Doctors say although AIDS threat low in Natchez, statistics hit close to home

Published 12:00 am Sunday, July 16, 2000

Dr. Robert Barnes knows most teenagers don’t always think about the consequences of their actions.

&uot;When you’re 14, 15 years old, you don’t think you’ll ever die,&uot; Barnes said. &uot;But they’re the ones most at risk.&uot;

The risk, Barnes said, is that teenagers will contract HIV, the virus that causes AIDS.

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Like many people, Barnes was astonished by statistics released at last week’s 13th International AIDS Conference in Durban, South Africa. Among the predictions: The populations of some AIDS-stricken African countries will soon begin to fall as millions die of the disease, and by 2010 life expectancy will plunge to around 30.

But Barnes, who has seen the disease kill patients in Natchez said, the threat, while not as great, still hits close to home.

&uot;I encountered it before we knew what it was,&uot; said Barnes, describing patients 20 years ago who suffered a wide range of problems with no known diagnosis. &uot;We had no idea what was going on.&uot;

Craig Thompson, director of the AIDS division of the Mississippi Department of Health, said Adams County has had 99 reported cases of AIDS&160;and HIV since the health department began keeping statistics in the 1980s.

Mississippi has seen 8,407 cases, he said.

In 1999, Thompson said, the state saw a slight decrease in the number of AIDS cases, which Thompson attributed in part to triple combination drugs and prevention education.

Natchez family practice physician David Hall agreed the AIDS crisis is not limited to Africa. &uot;In all of our practices we have people with HIV,&uot; said Hall, referring to the partners in his practice. &uot;A lot of it’s out there. In a big city you see it even more. It’s everywhere.&uot;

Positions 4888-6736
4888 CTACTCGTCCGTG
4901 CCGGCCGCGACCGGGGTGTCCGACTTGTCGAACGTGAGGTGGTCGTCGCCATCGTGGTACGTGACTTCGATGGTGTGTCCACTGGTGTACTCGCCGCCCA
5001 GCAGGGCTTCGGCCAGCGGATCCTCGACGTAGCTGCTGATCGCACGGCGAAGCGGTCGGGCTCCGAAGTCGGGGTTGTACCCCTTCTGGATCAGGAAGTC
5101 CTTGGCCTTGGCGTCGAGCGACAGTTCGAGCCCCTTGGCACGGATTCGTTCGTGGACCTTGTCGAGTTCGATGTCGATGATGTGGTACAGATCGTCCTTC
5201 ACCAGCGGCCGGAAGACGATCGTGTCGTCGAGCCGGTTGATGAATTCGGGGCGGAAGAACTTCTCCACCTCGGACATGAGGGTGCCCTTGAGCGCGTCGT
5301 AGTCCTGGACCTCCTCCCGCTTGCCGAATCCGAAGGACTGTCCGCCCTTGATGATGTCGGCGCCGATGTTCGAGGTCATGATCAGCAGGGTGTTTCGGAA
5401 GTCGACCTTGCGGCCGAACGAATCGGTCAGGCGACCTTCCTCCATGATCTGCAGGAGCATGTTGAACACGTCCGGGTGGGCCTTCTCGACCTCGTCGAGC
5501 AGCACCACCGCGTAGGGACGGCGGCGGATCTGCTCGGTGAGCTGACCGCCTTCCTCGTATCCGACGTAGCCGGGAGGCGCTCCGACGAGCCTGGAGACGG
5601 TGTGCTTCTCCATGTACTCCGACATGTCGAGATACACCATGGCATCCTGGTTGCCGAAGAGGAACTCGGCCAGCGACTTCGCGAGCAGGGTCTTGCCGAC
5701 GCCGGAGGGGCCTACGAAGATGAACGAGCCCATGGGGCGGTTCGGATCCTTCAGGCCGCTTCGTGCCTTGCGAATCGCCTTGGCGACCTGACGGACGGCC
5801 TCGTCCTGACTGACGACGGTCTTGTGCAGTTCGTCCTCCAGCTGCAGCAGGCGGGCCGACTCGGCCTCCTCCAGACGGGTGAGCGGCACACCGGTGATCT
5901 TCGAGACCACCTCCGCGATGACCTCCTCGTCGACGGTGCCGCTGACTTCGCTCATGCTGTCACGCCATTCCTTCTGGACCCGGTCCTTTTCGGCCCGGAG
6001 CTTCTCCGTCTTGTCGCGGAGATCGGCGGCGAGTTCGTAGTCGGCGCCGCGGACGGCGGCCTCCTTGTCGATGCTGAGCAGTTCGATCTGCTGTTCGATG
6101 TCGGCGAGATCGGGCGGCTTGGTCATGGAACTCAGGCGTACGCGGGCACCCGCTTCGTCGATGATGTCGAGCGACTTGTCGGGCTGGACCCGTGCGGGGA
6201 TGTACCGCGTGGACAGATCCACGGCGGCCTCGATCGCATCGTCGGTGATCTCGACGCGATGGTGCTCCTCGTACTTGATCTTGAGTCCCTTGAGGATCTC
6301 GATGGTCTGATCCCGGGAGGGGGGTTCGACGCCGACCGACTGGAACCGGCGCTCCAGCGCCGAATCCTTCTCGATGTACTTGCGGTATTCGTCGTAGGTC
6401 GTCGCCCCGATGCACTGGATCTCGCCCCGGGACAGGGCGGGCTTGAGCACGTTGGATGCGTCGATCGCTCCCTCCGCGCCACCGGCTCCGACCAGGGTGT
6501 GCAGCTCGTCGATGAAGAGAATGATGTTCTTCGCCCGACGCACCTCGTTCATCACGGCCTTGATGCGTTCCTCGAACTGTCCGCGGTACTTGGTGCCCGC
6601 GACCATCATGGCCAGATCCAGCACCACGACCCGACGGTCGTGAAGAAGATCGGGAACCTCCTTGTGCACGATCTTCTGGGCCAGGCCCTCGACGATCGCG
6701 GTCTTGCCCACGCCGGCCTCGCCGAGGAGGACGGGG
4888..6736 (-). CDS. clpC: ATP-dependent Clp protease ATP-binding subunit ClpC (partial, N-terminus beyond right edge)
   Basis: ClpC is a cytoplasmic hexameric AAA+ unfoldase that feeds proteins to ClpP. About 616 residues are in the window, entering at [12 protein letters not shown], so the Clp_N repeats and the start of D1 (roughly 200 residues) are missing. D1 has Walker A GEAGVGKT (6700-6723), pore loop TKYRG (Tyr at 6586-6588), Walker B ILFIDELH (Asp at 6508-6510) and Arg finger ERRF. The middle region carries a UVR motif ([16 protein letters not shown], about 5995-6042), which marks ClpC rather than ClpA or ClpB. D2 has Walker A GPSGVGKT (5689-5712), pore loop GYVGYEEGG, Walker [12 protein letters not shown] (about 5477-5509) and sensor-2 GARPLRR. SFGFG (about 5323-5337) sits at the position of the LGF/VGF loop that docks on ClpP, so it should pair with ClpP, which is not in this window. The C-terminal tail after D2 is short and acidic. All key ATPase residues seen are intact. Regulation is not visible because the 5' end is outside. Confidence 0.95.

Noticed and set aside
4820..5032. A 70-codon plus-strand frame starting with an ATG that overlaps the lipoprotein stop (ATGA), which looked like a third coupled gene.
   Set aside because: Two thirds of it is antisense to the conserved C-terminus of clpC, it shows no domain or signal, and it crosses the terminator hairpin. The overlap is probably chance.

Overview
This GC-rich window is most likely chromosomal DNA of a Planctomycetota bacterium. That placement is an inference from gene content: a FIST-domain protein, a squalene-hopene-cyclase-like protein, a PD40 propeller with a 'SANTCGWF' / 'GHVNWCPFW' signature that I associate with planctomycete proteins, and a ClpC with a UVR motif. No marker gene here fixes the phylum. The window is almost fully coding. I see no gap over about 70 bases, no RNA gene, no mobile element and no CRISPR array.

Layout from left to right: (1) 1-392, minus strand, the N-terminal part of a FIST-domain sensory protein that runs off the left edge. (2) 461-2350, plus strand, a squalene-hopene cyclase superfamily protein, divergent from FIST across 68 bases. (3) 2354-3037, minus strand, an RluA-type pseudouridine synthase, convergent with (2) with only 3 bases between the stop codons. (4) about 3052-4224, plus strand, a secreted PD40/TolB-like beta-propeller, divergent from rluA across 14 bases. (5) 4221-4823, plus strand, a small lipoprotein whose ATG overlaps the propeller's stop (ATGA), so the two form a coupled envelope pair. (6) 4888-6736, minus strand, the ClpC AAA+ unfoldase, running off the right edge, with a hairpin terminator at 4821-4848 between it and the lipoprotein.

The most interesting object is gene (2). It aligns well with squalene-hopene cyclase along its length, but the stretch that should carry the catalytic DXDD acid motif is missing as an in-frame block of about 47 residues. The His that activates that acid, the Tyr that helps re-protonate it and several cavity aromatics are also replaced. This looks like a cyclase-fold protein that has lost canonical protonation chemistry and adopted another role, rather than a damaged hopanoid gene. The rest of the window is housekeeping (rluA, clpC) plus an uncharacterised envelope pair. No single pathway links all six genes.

Drug treatments have developed that can prolong AIDS patients’ survival.

But in Africa, Barnes said, even drugs can’t save the rising population of AIDS victims because people simply can’t afford them or get access to them.

&uot;There’s no money at all and no treatment,&uot; Barnes said.

Barnes, who has taken mission trips to South Africa but never worked with AIDS&160;patients there, said he once considered retiring to that country.

But one of the problems he encountered was the severe spread of AIDS – even in the professional community. Many companies found they could not keep young, talented employees because the disease is so widespread, Barnes said. And paying for the health costs of the disease is almost impossible, he said.

Barnes and Hall said education is the key to getting the disease under control.

&uot;Education is the only way,&uot; Barnes said. &uot;The drugs are wonderful, but education is the key.&uot;

Hall said he does not think enough education about prevention of the disease is available – especially to young people.

&uot;Kids are the ones we really need to reach,&uot; he said.